Worldwide combined shipments of devices (PCs, tablets, ultramobiles and mobile phones) are expected to reach 2,5-billion units in 2015, a 1,5% increase from 2014 and down from the previous quarter’s forecast of 2,8% growth, according to Gartner.

End-user spending on devices will total $606-billion in 2015 and will show, for the first time since 2010, a 5,7% decline in current US dollars.

“Our forecast for unit shipment growth for all devices in 2015 has dropped by 1,3 percentage points from last quarter’s estimate,” says Ranjit Atwal, research director at Gartner. “This was partly due to a continued slowdown in PC purchases in Western Europe, Russia and Japan in particular, largely due to price increases resulting from local currency devaluation against the dollar.”

The only market that continues to show growth is the mobile phone market where, in contrast, prices continue to fall. The emerging markets are driving the smartphone market upward, with China leading the way.

The end of the migration from Windows XP negatively affected the PC market globally during the first half of 2015; however, the greater impact remains the currency depreciation against the dollar. PC vendors are increasingly reducing their inventory levels – by at least 5% until the end of 2015 – as a way to minimise pricing exposure in the channel.

The global PC shipment market is expected to total 300-million units in 2015, a decline of 4,5% year on year.

“We do not expect the global PC market to recover until 2016,” says Atwal. “The release of Windows 10 on 29 July will contribute to a slowing professional demand for mobile PCs and premium ultramobiles in 2015, as lifetimes extend by three months. However, as suppliers and buyers adjust to new prices, Windows 10 could boost replacements during 2016.”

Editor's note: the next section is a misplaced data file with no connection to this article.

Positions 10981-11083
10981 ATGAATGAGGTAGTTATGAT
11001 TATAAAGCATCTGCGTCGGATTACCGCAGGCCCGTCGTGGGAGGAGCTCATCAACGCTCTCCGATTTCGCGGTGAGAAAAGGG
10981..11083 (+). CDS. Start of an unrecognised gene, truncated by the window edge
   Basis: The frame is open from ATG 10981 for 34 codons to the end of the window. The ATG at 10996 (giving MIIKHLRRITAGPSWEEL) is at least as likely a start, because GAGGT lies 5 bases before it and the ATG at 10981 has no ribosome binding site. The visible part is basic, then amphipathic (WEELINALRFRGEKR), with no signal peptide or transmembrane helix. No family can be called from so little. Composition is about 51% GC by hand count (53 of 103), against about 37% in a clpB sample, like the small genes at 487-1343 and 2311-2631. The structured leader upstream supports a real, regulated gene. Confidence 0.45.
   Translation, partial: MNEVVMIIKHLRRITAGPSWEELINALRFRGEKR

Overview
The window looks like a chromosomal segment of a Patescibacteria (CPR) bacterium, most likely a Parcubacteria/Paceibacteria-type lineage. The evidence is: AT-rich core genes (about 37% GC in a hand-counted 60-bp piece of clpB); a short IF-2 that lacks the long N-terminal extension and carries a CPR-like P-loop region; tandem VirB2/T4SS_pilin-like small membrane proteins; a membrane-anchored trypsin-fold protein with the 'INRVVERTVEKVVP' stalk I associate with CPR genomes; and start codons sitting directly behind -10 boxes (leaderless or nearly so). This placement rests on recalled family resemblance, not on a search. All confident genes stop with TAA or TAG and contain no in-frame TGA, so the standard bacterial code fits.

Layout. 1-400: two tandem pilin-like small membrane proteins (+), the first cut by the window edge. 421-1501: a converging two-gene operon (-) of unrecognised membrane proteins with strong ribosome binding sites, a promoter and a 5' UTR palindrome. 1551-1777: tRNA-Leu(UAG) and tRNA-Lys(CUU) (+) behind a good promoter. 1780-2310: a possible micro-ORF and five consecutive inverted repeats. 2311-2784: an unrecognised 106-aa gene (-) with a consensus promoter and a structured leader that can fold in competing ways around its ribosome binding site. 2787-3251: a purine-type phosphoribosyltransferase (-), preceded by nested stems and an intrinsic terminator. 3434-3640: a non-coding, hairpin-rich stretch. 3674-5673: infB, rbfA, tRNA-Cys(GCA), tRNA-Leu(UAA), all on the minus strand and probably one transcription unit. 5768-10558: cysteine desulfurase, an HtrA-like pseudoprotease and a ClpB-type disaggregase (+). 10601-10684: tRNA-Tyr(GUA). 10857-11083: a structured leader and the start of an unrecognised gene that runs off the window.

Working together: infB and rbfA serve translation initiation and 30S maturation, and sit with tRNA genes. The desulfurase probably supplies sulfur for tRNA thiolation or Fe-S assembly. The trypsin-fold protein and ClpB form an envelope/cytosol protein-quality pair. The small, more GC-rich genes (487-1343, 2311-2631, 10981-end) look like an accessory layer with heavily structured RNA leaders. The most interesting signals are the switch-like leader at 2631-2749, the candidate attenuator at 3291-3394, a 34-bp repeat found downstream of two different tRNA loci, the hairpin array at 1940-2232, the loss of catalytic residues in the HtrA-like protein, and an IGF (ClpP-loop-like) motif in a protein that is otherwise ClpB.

The ultramobile segment (tablets and clamshells) is also on pace to contract in 2015. Ultramobile shipments are estimated to total 214-million units in 2015, a decline of 5,3% year on year. Tablets will account for 207-million units, a decline of 5,9% from 2014.

“The tablet market is hit by fewer new buyers, extended life cycles and little innovation to encourage new purchases,” says Roberta Cozza, research director at Gartner. “At the same time, the value of a smartwatch for the average user is still not compelling enough and the impact of these wearables on tablet purchases remains negligible. The tablet has become a ‘nice to have’ device, and there is no real need for an upgrade as regularly as for the phone.”

Gartner analysts also witness users relying more on their smartphones as functionality increases and screen size standardises at five inches. This is affecting the appeal of smaller tablets in markets such as Western Europe and North America, beyond Asia.

As a result, Gartner has extended the average lifetime of the tablet to three years by 2016. “We also expect the tablet market to reach a penetration close to 50% of households in mature markets by 2016, which is soon,” adds Cozza.

The mobile phone market growth rate is expected to slow down to 3,3% growth in 2015. “The global market has been affected by a weaker performance in China. We have witnessed fewer and fewer first time buyers in China, a sign that the mobile phone market in there is reaching saturation. Vendors in China will have to win replacement buyers and improve the appeal of their premium offerings to attract upgrades, if they want to maintain or increase their market share,” says Annette Zimmerman, research director at Gartner.

“Vendors looking to grow their performance in the global smartphone market will be challenged to quickly enhance their expansion into emerging markets outside of China, where we still witness a sizeable share of feature phones and an opportunity for double-digit smartphone growth,” she adds.